}

                        }

                    }
                }
            }


        } catch (IOException ioe) {
           ioe.printStackTrace();
        } catch (Exception use) {
            use.printStackTrace();
        }

    }
}

This will scan all you lib folder jar files and execute the annotation.

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Hadoop vs RDBMS. Where Hadoop scores over RDBMS

Hadoop and RDBMS
Hadoop VS RDBMS

The emerging of Big data:

In the web2.0 era, the amount of data getting generated is reaching over peta bytes of data.Programmers and the Business analyst are looking to analyse the large amount of data to drive the business. The data are key for any business.

There are two important characteristic of big data that causes the challenges.

  • Store data fail safe
  • Process the data faster

1. Store data fail safe

Over the years the storage capacity of a single disk increased considerably to drive storing data. Now 1 TB of hard disk is very normal. But the speed of reading the data from the disks are not cope up with the increase of storage speed. On an average we get only 100MB/s. This is a lot of time to read all the data from the disk,that will take 2 and half hour to read all the data from a disk.

How to increase the reading time: Parallel access:

One way to improve the read process is to read data from multiple disk source, hence the computation will be faster.
The draw back of this approach is we may end up more disks than the actual data size. But the increase of storage space and reduce in prices of those disk made this approach dearer.

What about hardware failure?

It is inevitable that the hardware may fail. So there should be a technique to duplicate data to different storage systems, So even one system fails the other will picks up. So we need an effective file system(HDFS) to store data distributed.

2.Process the data faster:

Often the analysis needs to combine data from different node for computation like sorting and merging. So we need an effective programming model like MapReduce which Hadoop build-on.The ability process unstructured data and slowness in seek time are the biggest challenges in computing big data.

Seek time:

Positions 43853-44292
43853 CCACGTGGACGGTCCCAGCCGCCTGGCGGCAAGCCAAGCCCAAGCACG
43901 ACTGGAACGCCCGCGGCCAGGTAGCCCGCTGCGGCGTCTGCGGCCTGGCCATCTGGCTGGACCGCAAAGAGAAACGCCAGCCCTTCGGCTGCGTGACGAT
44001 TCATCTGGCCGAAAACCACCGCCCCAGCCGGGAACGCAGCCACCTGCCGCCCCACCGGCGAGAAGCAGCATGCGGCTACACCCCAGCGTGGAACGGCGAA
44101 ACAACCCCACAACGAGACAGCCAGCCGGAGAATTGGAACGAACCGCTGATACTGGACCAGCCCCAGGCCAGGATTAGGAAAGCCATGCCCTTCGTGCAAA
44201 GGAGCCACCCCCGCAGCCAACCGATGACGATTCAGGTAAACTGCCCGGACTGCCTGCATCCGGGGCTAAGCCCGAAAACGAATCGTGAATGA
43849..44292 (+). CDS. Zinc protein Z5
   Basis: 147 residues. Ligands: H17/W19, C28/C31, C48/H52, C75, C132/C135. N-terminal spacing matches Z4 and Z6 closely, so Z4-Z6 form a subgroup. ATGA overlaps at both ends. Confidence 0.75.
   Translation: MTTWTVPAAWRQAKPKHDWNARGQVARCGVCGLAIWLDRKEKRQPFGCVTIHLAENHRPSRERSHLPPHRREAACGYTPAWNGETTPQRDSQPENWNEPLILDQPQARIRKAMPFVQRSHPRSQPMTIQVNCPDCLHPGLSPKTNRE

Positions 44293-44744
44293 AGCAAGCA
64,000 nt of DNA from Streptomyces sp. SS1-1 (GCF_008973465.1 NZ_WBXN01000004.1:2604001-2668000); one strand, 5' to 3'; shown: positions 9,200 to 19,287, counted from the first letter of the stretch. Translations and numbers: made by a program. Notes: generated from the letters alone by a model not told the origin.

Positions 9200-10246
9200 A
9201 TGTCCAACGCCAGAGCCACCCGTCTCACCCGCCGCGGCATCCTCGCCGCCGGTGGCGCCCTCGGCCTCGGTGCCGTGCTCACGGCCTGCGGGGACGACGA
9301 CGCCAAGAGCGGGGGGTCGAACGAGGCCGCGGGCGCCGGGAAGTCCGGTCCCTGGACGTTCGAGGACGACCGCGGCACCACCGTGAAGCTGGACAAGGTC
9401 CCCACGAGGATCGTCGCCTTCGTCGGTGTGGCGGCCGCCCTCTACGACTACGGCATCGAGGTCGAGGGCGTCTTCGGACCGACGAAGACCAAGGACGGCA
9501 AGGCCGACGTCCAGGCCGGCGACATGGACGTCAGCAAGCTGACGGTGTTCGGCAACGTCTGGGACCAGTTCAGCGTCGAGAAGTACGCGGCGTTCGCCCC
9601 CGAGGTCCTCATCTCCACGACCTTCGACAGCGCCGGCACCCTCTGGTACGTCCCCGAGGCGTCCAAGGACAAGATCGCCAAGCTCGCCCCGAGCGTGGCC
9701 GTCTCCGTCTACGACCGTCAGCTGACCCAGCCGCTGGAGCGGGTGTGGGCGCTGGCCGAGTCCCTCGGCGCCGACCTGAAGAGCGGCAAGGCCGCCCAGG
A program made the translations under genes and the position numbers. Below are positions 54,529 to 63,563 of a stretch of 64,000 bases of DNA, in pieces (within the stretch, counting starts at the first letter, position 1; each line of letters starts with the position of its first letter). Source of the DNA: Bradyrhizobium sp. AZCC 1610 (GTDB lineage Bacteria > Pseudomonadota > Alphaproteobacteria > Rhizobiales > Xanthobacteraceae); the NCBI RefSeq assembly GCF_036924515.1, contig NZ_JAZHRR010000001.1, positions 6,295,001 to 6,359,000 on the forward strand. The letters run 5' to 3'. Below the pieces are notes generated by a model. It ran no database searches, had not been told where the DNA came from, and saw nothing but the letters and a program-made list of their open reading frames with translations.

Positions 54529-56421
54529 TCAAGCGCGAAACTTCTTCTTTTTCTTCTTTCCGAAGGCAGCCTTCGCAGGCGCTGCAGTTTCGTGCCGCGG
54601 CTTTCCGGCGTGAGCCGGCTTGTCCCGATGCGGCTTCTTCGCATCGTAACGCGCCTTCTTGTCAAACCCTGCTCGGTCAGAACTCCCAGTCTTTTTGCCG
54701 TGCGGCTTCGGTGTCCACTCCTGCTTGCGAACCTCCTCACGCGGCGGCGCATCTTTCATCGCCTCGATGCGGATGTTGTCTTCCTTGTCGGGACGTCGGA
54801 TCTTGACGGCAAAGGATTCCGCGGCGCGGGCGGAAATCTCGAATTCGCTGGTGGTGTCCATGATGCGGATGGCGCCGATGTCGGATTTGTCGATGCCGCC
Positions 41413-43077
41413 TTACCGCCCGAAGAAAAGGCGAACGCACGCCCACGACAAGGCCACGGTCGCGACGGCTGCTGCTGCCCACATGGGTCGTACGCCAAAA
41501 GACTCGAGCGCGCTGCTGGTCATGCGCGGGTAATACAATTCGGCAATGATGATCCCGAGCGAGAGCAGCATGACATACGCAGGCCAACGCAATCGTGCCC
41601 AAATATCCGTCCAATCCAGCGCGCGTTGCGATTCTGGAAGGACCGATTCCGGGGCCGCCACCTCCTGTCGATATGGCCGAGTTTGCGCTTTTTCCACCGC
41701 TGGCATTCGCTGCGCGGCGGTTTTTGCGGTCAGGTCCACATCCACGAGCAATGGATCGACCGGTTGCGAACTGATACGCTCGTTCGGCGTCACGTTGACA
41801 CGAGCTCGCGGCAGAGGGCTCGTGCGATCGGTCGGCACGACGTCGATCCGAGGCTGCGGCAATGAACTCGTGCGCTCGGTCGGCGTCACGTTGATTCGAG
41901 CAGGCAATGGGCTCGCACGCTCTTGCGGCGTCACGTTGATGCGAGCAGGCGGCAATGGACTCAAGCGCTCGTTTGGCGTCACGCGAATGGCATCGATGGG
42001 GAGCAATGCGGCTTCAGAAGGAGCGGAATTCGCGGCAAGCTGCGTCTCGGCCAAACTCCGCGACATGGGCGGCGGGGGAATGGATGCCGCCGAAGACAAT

Seek time is the process of moving disk header to particular place of the disk to read or write.The data access is primarily depends on the seek time. But the traditional B-Tree algorithm used by RDMBS good for updating and selecting data, it is not as efficient as of MapReduce for sorting and merging. The batch processing which most of write less and read often where the relational database fit for continuously updated.

Processing semi structure data:

RDBMS is good fit when your data organized in a structured way such as XML or tables. Because the whole data structure build around the relationships of data. The semi-structured data like a spreadsheet, though it organized as rows and cells, each row and cell can hold any data. Unstructured data such as image file or PDF won’t fit in to a relational databases. Map Reduce works well with unstructured and semi-structured data since it interpret the data at the processing time unlike RDBMS which force while storing time (with constraints and data types).

Normalization:

RDBMS often normalized to reduce the duplication where as distributed data processing build on top of duplication of data over different node. Duplication required so that even one node gone down, the data should not get lost and the computation should go on undisturbed. Hadoop HDFS file system and MapReduce algorithm perfectly build for it.

Linear Scalability:

On MapReduce, If you increase the input data to be processed the processing speed with get reduce. On the other hand if you increase number of clusters, the processing speed will increase. It means the amount of data needs to be processed and the size of the cluster is directly proportional. It is not true in case of SQL queries.

Recommendation:

RDMBS is good when you have a Gigabytes of structured data, which read and write often and need high integrity.
Hadoop is good when you have a Peta bytes of semi-structure or unstructured (though fit for structure too), which often read and write once in a while, require to process in batch mode with linear scaling and low integrity. People now start to use Hadoop for real-time analytic too now.